Consortium Legal - El Salvador
  February 27, 2020 - El Salvador

Universal Processes in El Salvador

When a debtor, natural or legal person, is constituted in serious circumstances of insolvency in the face of a plurality of creditors, the legislator has foreseen as a mechanism to solve said problem three alternatives of action, depending on the qualities of the insolvent person: the insolvency creditors, bankruptcy and suspension of payments.

In doctrine, reference is made to the fact that this type of process or procedures are of universal nature, since it affects the assets of the insolvent debtor, understand all the assets and obligations that may be subject to disposal, safe exceptions defined by law.

An essential element for the beginning of a universal process is insolvency, considered as a serious state, of relative stability over time, which places the debtor in a material impossibility of facing his obligations, in the face of a multitude of creditors. This plurality of insoluble obligations is extremely important, since if it were one or a few, it would generate the right of action for individual executions and not a universal execution, as in the case of the processes that concern us.

It has been analyzed in national jurisprudence, for example in the Protection Judgment (Sentencia de Amparo) reference 819-2018, pronounced by the Constitutional Chamber on the fourteenth day of October of two thousand and eleven, regarding the temporary stability of insolvency, the following:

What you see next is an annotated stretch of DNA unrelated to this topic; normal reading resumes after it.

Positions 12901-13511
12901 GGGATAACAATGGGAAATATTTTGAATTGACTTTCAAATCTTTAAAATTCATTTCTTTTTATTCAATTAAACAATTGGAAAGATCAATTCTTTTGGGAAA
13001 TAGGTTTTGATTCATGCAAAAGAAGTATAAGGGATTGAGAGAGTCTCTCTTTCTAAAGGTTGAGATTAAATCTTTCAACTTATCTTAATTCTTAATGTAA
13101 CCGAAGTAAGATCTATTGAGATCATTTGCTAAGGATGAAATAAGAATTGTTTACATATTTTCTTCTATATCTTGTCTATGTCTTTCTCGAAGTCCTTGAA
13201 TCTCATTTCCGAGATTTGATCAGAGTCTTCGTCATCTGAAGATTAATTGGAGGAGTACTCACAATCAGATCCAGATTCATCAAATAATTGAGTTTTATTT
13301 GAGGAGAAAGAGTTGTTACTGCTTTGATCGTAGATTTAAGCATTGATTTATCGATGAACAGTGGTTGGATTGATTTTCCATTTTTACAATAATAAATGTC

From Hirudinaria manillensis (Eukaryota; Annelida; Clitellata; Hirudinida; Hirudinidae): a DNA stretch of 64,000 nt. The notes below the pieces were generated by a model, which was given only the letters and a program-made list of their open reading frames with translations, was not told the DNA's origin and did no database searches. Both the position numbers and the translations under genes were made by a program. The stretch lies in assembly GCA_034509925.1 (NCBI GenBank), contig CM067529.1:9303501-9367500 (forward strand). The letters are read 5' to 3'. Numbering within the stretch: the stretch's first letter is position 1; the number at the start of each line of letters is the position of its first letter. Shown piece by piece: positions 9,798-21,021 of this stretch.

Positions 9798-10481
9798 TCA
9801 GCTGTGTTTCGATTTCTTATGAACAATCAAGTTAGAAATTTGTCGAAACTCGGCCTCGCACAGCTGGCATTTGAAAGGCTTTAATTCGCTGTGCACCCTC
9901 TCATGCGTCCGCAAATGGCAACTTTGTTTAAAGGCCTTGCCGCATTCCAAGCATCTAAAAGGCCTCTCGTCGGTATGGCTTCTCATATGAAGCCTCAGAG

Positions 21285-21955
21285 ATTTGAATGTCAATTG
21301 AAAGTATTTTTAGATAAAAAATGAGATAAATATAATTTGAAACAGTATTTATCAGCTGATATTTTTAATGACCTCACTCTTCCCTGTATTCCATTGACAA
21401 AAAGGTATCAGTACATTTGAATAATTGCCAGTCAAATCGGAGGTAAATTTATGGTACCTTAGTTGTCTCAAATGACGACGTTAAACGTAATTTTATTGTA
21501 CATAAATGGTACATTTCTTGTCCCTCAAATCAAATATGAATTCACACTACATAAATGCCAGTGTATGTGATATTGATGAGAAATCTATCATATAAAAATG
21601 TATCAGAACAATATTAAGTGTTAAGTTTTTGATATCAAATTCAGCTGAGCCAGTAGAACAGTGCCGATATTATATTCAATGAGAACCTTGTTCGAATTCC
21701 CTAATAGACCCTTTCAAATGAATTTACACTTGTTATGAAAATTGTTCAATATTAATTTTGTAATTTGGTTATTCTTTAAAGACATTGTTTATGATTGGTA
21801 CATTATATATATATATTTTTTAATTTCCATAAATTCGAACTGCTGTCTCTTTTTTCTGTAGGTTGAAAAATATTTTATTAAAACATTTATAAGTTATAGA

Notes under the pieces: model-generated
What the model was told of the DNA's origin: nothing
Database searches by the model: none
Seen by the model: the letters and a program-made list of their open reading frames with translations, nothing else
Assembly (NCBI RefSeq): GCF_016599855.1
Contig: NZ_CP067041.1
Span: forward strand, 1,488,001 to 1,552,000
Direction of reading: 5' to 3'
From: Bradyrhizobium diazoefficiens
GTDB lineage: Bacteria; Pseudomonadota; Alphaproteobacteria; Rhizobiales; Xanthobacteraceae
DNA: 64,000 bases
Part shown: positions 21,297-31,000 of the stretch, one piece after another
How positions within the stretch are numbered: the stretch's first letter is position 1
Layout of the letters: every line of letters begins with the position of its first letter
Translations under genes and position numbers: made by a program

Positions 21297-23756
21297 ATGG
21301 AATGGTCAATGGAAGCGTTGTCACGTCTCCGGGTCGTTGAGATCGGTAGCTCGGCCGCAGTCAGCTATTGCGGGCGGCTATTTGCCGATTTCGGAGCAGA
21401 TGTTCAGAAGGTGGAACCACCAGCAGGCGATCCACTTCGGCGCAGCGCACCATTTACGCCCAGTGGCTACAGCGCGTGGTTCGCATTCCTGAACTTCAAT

“In regards to this permanent nature, the cessation of payments status is not configured against passing or temporary inconveniences such as cases of momentary illiquidity, but rather constitutes a projected state of insufficiency over time resulting in the impossibility of the patrimony The debtor is able to meet the required obligations.

Faced with this situation, through the bankruptcy process, the debtor’s assets are reorganized, so that, as far as possible, all creditors who attend the trial and credit the titles of their credits can receive payment of their debts, after, through the administration of the insolvency, the assets that were seized to the insolvent debtor have been liquidated ”.

With the above ideas, the concept of insolvency given by Juan Esteban Puga Vial can be resumed, which defines it as the “vicious and complex patrimonial state that translates into an imbalance between the debtor’s liquidable assets and its enforceable liability, in such a way which places its owner in the objective incapacity to fulfill, currently or potentially, the commitments that affect him”.

As already stated, in El Salvador, there are three legal mechanisms to deal with insolvency status as indicated: bankruptcy, bankruptcy and suspension of payments.

The bankruptcy is reserved for the civil debtor, and bankruptcy and suspension of payments, for the merchant.

In relation to what has been said, it is essential to clarify that according to our legislation, there are exceptions in which, despite being commercial companies, the bankruptcy is applied for them and not bankruptcy. These are the cases of companies that have been constituted as simple collective or limited partnerships, with fixed capital and that have one or more of the following purposes: i) the exercise of agriculture and livestock; ii) the construction and leasing of urban housing, as long as it is not with the intention of selling on a regular and constant basis; and iii) the free exercise of professions.